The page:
Idioms

Origin of let

1
before 900; Middle English leten, Old English lǣtan; cognate with Dutch laten, German lassen, Old Norse lāta, Gothic lētan; akin to Greek lēdeîn to be weary, Latin lassus tired. See late

Synonym study

1. See allow.

Usage note

Let us is used in all varieties of speech and writing to introduce a suggestion or a request: Let us consider all the facts before deciding. The contracted form let's occurs mostly in informal speech and writing: Let's go. Let's not think about that right now. Perhaps because let's has come to be felt as a word in its own right rather than as the contraction of let us, it is often followed in informal speech and writing by redundant or appositional pronouns: Let's us plan a picnic. Let's you and I (or me ) get together tomorrow. Both Let's you and me and Let's you and I occur in the relaxed speech of educated speakers. The former conforms to the traditional rules of grammar; the latter, nonetheless, occurs more frequently. See also leave1.

Definition for let (2 of 4)

let

2
[ let ]
/ lɛt /

noun

(in tennis, badminton, etc.) any play that is voided and must be replayed, especially a service that hits the net and drops into the proper part of the opponent's court.
Chiefly Law. an impediment or obstacle: to act without let or hindrance.

verb (used with object), let·ted or let, let·ting.

Archaic. to hinder, prevent, or obstruct.

Origin of let

2
before 900; Middle English letten (v.), lette (noun; derivative of the v.), Old English lettan (v.), derivative of læt slow, tardy, late; cognate with Old Norse letja to hinder

Definition for let (3 of 4)

-let


a diminutive suffix attached to nouns (booklet; piglet; ringlet), and, by extraction from bracelet, a suffix denoting a band, piece of jewelry, or article of clothing worn on the part of the body specified by the noun (anklet; wristlet).

Origin of -let

Middle English -let, -lette < Middle French -elet, equivalent to -el (< Latin -āle, neuter of -ālis -al1 (cf. bracelet) or < Latin -ellus diminutive suffix; cf. -elle, chaplet) + -et -et

Definition for let (4 of 4)

let's

[ lets ]
/ lɛts /

contraction of let us.

Can be confused

least lest let's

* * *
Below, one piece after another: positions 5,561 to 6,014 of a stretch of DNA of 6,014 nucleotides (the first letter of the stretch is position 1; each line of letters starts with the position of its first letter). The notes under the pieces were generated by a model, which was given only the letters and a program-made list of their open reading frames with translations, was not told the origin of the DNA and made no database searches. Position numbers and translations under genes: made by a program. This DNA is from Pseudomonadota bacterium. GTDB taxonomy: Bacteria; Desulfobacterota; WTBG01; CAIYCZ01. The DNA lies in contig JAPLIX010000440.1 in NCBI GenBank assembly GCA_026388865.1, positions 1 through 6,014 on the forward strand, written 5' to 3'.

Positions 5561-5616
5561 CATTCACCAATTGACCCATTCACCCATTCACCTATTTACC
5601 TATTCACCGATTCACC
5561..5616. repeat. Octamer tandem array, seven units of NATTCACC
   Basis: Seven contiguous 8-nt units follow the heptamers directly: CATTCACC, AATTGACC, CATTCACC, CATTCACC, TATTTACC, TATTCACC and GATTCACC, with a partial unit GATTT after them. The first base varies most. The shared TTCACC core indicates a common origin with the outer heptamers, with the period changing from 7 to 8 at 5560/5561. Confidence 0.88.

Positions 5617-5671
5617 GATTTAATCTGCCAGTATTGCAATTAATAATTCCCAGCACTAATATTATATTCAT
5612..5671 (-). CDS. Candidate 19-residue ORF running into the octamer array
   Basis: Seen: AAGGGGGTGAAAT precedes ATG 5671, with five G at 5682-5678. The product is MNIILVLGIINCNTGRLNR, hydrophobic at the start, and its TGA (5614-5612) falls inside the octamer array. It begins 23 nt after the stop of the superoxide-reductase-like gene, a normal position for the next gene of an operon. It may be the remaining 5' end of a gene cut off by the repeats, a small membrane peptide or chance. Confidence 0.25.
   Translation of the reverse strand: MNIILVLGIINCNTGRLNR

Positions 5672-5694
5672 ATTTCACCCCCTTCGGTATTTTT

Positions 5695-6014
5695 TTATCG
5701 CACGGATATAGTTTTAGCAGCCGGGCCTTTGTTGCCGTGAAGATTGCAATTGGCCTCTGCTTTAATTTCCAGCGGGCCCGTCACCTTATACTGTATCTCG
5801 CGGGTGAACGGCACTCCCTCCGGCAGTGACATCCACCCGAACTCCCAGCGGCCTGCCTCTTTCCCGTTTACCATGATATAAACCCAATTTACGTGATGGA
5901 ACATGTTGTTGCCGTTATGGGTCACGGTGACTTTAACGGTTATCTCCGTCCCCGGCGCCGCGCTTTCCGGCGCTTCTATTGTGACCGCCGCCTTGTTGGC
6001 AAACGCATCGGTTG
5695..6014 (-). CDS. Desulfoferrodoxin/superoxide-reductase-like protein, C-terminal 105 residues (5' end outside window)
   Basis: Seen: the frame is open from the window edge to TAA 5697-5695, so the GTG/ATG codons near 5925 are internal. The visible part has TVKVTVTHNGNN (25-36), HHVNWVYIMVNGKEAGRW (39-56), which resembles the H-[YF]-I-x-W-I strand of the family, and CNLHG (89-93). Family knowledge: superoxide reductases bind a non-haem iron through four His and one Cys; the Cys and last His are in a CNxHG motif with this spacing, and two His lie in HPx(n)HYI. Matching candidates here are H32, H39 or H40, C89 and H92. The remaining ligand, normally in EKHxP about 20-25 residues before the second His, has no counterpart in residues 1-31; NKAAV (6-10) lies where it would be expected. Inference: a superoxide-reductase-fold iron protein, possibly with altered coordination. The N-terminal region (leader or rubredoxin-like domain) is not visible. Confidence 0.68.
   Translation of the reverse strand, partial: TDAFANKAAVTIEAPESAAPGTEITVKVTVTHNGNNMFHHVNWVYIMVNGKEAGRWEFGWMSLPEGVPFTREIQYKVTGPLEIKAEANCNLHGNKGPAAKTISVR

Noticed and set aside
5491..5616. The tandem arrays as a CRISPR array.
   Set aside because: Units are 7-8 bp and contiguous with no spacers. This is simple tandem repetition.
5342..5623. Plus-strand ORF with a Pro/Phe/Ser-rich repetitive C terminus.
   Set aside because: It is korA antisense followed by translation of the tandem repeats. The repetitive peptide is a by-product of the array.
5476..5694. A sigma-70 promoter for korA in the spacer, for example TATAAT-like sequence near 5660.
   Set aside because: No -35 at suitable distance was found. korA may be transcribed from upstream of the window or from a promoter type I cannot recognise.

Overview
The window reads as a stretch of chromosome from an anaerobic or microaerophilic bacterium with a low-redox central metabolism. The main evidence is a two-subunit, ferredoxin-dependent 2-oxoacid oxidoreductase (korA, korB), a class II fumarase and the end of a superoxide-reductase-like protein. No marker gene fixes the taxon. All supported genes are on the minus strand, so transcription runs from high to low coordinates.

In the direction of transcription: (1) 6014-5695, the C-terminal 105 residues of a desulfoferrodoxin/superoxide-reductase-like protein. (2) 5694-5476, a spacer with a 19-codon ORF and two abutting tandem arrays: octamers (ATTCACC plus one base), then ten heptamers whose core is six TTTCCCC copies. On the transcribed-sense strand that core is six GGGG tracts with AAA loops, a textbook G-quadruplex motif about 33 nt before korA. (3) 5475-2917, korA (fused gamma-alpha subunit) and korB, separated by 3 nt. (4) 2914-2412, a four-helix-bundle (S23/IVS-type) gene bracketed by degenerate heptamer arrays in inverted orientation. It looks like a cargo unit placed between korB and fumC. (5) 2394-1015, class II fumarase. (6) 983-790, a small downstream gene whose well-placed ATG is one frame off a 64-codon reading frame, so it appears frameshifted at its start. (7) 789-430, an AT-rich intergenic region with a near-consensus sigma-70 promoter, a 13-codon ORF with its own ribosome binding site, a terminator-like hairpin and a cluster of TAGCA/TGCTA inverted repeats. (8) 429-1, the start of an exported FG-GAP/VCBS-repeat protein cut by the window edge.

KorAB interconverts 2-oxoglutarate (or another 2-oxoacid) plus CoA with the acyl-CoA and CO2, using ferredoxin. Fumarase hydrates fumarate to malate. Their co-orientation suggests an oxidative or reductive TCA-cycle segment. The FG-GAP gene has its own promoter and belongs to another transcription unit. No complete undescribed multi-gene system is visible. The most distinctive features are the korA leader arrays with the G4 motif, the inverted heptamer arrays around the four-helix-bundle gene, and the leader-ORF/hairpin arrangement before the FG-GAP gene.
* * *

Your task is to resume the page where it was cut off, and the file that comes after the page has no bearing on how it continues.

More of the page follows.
Usage note

Dictionary.com Unabridged Based on the Random House Unabridged Dictionary, © Random House, Inc. 2019

British Dictionary definitions for let (1 of 4)

let

1
/ (lɛt) /

verb lets, letting or let (tr; usually takes an infinitive without to or an implied infinitive)

noun

British the act of letting property or accommodationthe majority of new lets are covered by the rent regulations

Word Origin for let

Old English lǣtan to permit; related to Gothic lētan, German lassen

British Dictionary definitions for let (2 of 4)

let

2
/ (lɛt) /

noun

an impediment or obstruction (esp in the phrase without let or hindrance)
tennis squash
  1. a minor infringement or obstruction of the ball, requiring a point to be replayed
  2. the point so replayed

verb lets, letting, letted or let

(tr) archaic to hinder; impede

Word Origin for let

Old English lettan to hinder, from læt late; related to Old Norse letja

British Dictionary definitions for let (3 of 4)

-let


suffix forming nouns

small or lesserbooklet; starlet
an article of attire or ornament worn on a specified part of the bodyanklet

Word Origin for -let

from Old French -elet, from Latin -āle, neuter of adj suffix -ālis or from Latin -ellus, diminutive suffix

British Dictionary definitions for let (4 of 4)

let's

/ (lɛts) /

contraction of

let us: used to express a suggestion, command, etc, by the speaker to himself and his hearers
Collins English Dictionary - Complete & Unabridged 2012 Digital Edition © William Collins Sons & Co. Ltd. 1979, 1986 © HarperCollins Publishers 1998, 2000, 2003, 2005, 2006, 2007, 2009, 2012

Idioms and Phrases with let

let


In addition to the idioms beginning with let

  • let alone
  • let be
  • let bygones be bygones
  • let daylight through or into
  • let down
  • let down easy
  • let down one's hair
  • let drop
  • let fly
  • let go
  • let grass grow
  • let in on
  • let it all hang out
  • let it lay
  • let it rip
  • let me see
  • let off
  • let off steam
  • let on
  • let oneself go
  • let one's hair down
  • let out
  • let ride
  • let sleeping dogs lie
  • let slide
  • let slip
  • let someone
  • let someone down
  • let someone have it
  • let the cat out of the bag
  • let the chips fall where they may
  • let the grass grow under one's feet
  • let the side down
  • let up
  • let well enough alone

also see:

  • blow (let) off steam
  • give (let) someone have his or her head
  • (let someone) have it
  • live and let live

Also see underleave.

The American Heritage® Idioms Dictionary Copyright © 2002, 2001, 1995 by Houghton Mifflin Harcourt Publishing Company. Published by Houghton Mifflin Harcourt Publishing Company.